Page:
She insisted, by the way, that the letter sent to Davenport did not include the words "eminent domain" or "condemnation." She said the letter was merely a statement of initial intent in a long legal process. "It's just at the beginning," she said.

Yeah. But the end of the process, if you don't want to sell, is condemnation. I pointed out that the pamphlet she sent to Davenport described that end of the long legal process in some detail.

"It's always a possibility," she said.

I called acting City Manager A.C. Gonzalez and got no response. I called council member Carolyn Davis in whose district the car wash falls. Her staff relayed my message to her.

When she heard it was about Davenport, Davis instructed her staff to have me call Adam McGough, Mayor Mike Rawlings' chief of staff. I did call McGough and got a call back from Sam Merten, the mayor's spokesman, who indicated the mayor was aware of the plan and was considering it as part of his "Grow South" initiative to improve southern Dallas.

Merten said of the car wash, "It is a huge problem. I don't know how familiar you are with that specific property. On weekends literally hundreds of people gather."

Well, eight years into it, I am very familiar. I have spent time hanging out there off and on over several years. Yes, it is a social center for the neighborhood, and yes, the neighborhood houses some cool people and some scary people. Whenever I have been there, the cool people have kept the scary people under control or at least at bay. That's sort of how it works in poor neighborhoods, when it works. It ain't Frisco.

Merten said, "He has this property that, from all looks at it, it's hard to kind of understand his business model, because it doesn't seem like he's doing gangbusters business-wise, but on weekends and such it's a huge loitering issue."

In my times hanging around that car wash, especially on weekends, those coin boxes on the wall never stop dinging. My envious ears hear a steady river of cash flowing into the coffers. I don't know how the city knows that the Davenports aren't making money on the car wash. Just in terms of sheer return on investment, I have to think that car wash is probably a serious gold mine.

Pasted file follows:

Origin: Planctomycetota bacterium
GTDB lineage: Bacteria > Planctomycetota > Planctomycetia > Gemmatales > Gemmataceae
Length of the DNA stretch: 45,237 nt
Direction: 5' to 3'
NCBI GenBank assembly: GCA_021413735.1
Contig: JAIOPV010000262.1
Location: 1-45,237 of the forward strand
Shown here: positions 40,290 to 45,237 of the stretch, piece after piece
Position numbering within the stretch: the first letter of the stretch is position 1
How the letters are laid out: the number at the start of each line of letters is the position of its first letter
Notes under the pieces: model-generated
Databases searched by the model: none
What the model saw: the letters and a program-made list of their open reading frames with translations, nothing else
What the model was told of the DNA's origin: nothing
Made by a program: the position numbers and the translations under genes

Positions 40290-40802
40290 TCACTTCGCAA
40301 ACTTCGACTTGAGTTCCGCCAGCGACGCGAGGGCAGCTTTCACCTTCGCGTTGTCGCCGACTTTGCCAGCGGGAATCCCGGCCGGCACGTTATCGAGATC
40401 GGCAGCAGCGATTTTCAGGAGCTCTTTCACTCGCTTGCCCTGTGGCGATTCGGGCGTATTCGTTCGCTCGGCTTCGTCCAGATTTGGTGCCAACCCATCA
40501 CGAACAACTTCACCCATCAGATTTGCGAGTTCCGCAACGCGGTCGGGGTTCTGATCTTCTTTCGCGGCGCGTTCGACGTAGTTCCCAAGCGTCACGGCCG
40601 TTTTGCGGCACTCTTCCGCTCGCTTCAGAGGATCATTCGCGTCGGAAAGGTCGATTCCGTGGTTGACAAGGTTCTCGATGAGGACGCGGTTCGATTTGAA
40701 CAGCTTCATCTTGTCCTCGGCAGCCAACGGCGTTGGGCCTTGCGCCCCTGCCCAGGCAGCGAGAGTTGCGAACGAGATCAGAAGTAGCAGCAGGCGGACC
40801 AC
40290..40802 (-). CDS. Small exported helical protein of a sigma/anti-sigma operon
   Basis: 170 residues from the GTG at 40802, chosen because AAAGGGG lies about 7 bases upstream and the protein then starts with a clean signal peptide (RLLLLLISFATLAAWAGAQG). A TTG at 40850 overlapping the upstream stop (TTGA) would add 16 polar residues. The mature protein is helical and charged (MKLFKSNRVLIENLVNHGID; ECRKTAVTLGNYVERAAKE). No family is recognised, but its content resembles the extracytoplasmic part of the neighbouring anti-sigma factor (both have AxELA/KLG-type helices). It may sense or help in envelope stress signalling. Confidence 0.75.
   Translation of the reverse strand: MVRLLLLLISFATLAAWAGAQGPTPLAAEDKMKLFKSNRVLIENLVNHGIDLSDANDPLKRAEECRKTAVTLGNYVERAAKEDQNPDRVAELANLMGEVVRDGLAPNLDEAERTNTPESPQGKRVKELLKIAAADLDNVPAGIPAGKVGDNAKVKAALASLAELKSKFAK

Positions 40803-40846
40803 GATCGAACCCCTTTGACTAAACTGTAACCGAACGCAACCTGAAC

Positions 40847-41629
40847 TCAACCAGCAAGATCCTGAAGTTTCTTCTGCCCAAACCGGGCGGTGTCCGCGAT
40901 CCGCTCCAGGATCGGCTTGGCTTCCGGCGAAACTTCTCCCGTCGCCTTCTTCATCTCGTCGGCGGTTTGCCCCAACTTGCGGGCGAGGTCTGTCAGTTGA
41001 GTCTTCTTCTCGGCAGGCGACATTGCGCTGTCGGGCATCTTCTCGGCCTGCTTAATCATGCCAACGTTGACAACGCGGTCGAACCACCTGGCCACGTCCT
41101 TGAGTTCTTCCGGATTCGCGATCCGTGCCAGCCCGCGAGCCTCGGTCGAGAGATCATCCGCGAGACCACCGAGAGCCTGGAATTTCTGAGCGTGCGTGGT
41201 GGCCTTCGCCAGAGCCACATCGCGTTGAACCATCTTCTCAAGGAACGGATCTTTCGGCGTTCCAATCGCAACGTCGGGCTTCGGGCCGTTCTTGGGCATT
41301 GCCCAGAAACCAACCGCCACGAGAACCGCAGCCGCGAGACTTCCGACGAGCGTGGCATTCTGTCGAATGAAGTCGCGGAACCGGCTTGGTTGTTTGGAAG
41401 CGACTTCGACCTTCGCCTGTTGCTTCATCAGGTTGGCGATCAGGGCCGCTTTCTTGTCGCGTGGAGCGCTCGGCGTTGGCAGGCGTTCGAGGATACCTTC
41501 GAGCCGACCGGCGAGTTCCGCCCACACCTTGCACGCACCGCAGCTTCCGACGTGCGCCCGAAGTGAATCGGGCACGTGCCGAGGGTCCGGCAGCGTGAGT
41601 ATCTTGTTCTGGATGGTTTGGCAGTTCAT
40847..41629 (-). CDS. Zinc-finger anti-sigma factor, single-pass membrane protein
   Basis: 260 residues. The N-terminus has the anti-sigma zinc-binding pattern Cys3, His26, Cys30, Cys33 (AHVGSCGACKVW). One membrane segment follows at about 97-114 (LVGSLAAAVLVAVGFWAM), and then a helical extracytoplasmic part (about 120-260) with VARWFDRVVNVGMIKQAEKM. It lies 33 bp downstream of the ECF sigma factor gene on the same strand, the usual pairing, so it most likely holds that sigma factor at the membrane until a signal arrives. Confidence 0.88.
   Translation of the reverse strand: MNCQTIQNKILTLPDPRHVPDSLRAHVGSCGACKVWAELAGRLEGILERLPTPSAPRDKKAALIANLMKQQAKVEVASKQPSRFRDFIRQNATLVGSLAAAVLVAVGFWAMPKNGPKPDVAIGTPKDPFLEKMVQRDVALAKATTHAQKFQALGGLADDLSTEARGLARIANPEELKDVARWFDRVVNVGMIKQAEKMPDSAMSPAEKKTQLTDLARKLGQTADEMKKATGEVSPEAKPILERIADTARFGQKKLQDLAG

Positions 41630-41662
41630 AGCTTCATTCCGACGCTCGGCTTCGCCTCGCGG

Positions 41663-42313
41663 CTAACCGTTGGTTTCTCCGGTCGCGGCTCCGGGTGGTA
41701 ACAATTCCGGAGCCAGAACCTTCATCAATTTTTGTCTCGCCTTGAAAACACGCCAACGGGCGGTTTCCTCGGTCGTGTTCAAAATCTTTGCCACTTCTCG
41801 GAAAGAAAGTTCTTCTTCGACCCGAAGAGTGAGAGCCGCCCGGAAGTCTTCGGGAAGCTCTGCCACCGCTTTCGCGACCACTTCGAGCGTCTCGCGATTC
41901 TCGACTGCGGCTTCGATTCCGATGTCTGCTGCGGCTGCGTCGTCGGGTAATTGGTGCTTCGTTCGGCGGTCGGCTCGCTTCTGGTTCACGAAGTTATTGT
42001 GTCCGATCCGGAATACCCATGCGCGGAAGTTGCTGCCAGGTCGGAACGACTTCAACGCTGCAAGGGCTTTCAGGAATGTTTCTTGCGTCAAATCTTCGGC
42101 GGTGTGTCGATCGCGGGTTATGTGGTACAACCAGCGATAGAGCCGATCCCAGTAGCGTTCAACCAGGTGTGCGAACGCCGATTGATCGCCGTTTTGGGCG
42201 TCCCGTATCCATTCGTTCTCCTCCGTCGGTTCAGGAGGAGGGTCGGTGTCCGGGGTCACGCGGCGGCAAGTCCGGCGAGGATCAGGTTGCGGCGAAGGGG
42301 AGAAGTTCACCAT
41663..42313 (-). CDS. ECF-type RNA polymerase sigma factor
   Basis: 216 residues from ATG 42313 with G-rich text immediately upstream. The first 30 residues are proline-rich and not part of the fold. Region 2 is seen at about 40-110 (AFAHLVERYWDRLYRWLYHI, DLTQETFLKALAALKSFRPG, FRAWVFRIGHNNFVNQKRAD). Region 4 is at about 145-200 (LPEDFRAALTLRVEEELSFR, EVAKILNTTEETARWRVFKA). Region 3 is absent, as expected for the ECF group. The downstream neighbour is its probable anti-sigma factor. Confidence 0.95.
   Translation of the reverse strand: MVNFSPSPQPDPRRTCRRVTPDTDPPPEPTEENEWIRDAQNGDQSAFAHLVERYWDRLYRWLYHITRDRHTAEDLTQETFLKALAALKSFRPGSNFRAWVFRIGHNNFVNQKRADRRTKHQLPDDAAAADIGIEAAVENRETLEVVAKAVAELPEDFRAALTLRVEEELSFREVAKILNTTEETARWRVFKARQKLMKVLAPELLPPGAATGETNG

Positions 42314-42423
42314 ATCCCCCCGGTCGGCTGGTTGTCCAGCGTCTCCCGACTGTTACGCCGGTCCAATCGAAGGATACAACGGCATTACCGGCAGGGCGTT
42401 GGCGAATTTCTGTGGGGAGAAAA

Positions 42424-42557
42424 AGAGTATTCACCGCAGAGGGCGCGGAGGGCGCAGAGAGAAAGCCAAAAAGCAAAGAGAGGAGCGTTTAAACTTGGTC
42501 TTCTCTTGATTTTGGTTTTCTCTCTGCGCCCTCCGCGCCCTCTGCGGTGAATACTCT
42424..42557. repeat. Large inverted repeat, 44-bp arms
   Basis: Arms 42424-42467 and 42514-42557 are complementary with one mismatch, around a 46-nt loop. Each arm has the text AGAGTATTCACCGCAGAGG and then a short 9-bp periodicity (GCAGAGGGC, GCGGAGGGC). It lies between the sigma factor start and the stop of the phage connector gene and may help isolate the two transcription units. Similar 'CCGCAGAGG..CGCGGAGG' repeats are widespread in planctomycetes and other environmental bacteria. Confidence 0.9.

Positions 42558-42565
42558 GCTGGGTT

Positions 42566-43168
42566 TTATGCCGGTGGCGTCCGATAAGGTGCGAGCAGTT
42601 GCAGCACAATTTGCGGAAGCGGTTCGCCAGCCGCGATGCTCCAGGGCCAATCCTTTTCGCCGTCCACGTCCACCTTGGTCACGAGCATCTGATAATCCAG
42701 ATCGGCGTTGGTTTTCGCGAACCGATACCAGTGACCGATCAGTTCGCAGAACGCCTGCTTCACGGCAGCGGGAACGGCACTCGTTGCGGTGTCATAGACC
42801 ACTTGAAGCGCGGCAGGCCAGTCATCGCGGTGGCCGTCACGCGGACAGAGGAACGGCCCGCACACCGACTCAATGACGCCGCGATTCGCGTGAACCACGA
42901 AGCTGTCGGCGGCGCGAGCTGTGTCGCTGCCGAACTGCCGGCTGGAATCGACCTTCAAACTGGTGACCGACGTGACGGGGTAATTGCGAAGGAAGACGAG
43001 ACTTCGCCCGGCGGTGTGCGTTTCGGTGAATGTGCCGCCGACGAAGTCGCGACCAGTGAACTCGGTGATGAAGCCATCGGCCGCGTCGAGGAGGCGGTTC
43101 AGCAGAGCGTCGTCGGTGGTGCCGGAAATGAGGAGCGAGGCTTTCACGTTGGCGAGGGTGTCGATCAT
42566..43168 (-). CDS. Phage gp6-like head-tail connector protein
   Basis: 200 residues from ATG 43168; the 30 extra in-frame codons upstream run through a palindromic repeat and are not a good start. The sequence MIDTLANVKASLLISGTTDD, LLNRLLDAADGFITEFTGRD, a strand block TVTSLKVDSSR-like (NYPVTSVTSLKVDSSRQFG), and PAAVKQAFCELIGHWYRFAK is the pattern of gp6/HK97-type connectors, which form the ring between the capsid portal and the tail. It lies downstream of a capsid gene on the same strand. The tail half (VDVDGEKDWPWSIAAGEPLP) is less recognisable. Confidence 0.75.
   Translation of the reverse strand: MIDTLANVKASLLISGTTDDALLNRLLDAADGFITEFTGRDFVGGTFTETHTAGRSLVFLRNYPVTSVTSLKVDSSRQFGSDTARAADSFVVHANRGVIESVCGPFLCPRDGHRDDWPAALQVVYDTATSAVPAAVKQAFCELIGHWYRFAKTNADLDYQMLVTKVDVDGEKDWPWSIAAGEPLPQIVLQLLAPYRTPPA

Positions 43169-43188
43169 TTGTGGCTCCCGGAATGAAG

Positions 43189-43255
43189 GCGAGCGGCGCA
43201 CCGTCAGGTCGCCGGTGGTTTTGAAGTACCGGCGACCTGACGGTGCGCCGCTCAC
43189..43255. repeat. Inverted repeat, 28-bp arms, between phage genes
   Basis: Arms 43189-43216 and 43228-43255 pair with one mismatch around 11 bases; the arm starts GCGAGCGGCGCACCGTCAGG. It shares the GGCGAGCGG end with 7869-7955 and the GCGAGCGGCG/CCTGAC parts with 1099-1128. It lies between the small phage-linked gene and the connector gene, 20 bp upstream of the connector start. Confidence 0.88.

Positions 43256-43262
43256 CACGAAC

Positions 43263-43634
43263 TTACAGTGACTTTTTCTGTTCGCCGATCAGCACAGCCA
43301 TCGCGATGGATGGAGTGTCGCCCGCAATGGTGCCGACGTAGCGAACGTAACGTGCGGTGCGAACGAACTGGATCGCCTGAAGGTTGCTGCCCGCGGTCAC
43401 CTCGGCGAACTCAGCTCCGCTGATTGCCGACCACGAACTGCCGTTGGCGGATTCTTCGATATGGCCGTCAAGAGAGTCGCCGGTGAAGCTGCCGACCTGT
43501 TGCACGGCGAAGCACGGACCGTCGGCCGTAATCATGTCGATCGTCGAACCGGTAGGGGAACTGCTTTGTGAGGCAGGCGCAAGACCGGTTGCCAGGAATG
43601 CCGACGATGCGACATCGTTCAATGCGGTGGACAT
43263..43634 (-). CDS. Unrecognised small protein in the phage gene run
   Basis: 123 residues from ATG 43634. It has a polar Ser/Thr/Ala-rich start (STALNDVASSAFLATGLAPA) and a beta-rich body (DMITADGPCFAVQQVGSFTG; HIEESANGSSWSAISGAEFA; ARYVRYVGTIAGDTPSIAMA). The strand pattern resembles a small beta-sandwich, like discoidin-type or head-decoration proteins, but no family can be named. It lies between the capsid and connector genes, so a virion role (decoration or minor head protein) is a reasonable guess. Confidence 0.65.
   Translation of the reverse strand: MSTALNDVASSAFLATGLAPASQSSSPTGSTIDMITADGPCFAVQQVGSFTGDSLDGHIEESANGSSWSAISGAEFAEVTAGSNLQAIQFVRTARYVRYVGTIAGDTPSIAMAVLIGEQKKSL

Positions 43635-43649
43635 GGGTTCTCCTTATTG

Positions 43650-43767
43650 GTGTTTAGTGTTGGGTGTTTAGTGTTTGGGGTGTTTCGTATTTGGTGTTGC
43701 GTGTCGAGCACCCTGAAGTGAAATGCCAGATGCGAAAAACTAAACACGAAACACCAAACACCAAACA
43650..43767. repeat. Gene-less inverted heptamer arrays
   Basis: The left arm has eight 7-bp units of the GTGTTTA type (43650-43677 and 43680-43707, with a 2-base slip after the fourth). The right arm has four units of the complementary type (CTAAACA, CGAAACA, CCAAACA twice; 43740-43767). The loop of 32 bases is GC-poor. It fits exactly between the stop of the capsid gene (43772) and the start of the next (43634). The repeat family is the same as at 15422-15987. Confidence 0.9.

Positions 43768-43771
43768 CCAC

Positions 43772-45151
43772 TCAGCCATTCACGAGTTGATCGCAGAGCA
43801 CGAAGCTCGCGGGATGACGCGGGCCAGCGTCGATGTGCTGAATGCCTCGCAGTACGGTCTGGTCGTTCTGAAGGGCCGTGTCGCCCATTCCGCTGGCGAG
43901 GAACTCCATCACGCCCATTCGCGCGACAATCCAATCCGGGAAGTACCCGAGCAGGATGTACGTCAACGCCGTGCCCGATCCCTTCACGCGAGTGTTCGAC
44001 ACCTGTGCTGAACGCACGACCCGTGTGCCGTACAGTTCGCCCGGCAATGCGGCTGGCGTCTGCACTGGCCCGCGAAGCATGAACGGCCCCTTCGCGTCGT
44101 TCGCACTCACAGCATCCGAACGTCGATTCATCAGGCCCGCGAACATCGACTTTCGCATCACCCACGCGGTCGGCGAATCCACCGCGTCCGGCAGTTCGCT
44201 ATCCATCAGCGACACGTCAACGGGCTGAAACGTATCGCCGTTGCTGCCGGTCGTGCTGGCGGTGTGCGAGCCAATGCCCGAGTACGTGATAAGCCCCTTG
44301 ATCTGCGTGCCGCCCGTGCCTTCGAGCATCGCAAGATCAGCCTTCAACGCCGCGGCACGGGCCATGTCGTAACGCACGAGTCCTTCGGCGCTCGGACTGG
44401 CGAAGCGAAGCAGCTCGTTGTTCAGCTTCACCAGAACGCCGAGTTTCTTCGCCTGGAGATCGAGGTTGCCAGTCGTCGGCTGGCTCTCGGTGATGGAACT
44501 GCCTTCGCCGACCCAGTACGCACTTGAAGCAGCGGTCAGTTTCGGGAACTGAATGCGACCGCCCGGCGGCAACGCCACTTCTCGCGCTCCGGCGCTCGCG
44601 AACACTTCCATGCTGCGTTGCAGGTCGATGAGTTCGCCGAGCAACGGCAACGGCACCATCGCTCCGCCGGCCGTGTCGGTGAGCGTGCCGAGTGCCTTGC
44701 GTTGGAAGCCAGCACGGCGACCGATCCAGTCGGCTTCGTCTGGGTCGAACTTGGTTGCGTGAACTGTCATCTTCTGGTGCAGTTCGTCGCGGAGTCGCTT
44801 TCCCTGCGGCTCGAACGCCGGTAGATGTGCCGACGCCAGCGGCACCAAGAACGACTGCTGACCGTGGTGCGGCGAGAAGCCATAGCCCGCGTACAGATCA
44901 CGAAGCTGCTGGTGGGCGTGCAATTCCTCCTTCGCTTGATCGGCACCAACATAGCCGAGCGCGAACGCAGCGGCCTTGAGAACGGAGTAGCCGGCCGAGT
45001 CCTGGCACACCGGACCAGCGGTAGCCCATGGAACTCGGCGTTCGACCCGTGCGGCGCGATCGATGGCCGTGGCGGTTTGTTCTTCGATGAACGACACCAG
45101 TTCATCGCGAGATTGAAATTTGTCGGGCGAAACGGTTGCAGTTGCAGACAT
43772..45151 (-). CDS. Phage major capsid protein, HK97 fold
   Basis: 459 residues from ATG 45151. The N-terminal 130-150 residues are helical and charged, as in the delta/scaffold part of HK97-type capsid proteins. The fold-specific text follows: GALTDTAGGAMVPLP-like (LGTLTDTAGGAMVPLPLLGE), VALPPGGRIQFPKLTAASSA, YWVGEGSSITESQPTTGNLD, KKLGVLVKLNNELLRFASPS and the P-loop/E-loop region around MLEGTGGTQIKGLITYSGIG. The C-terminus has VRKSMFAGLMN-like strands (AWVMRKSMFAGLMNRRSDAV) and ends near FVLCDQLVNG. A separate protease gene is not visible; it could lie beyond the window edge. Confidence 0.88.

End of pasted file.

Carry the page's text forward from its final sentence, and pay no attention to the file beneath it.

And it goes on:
I asked Merten if he was aware of any study of the business itself carried out by the city to make that determination. He said he was not. But he said he was confident the city, in past attempts to acquire the property, had already offered more for the business than it is worth.

"The city in the past has approached him about purchasing the property at an above market very reasonable rate and the sense is that they're kind of dug in, and they don't want to sell. And we're not saying anything nefarious is necessarily going on, but it's one of those puzzling things where here's your run-down piece of property that theoretically isn't bringing you in much income and somebody is wanting to pay you well above market value for it. What is the logic of hanging on to it?"

OK, I do recognize that line of logic. It is exactly what Leo Chaney was saying eight years ago when he was mad at them for refusing to donate to his book fair. The accusation by innuendo is that the Davenports are drug dealers, pimps and crooks of some kind and their car wash is a front. Wow. If that is true, then both father and son deserve Academy Awards for acting, because they sure come across as a couple of hard-working East Texas church-going white guys who happen to get along well with black people.

And that right there, I have always suspected, is a lot of what somebody doesn't like. Their mere physical presence is an affront to somebody's picture of what that street ought to look like. And for that the city of Dallas is threatening to seize their property. More on this in days ahead.

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Jim Schutze has been the city columnist for the Dallas Observer since 1998. He has been a recipient of the Association of Alternative Newsweeklies’ national award for best commentary and Lincoln University’s national Unity Award for writing on civil rights and racial issues. In 2011 he was admitted to the Texas Institute of Letters.
Contact: Jim Schutze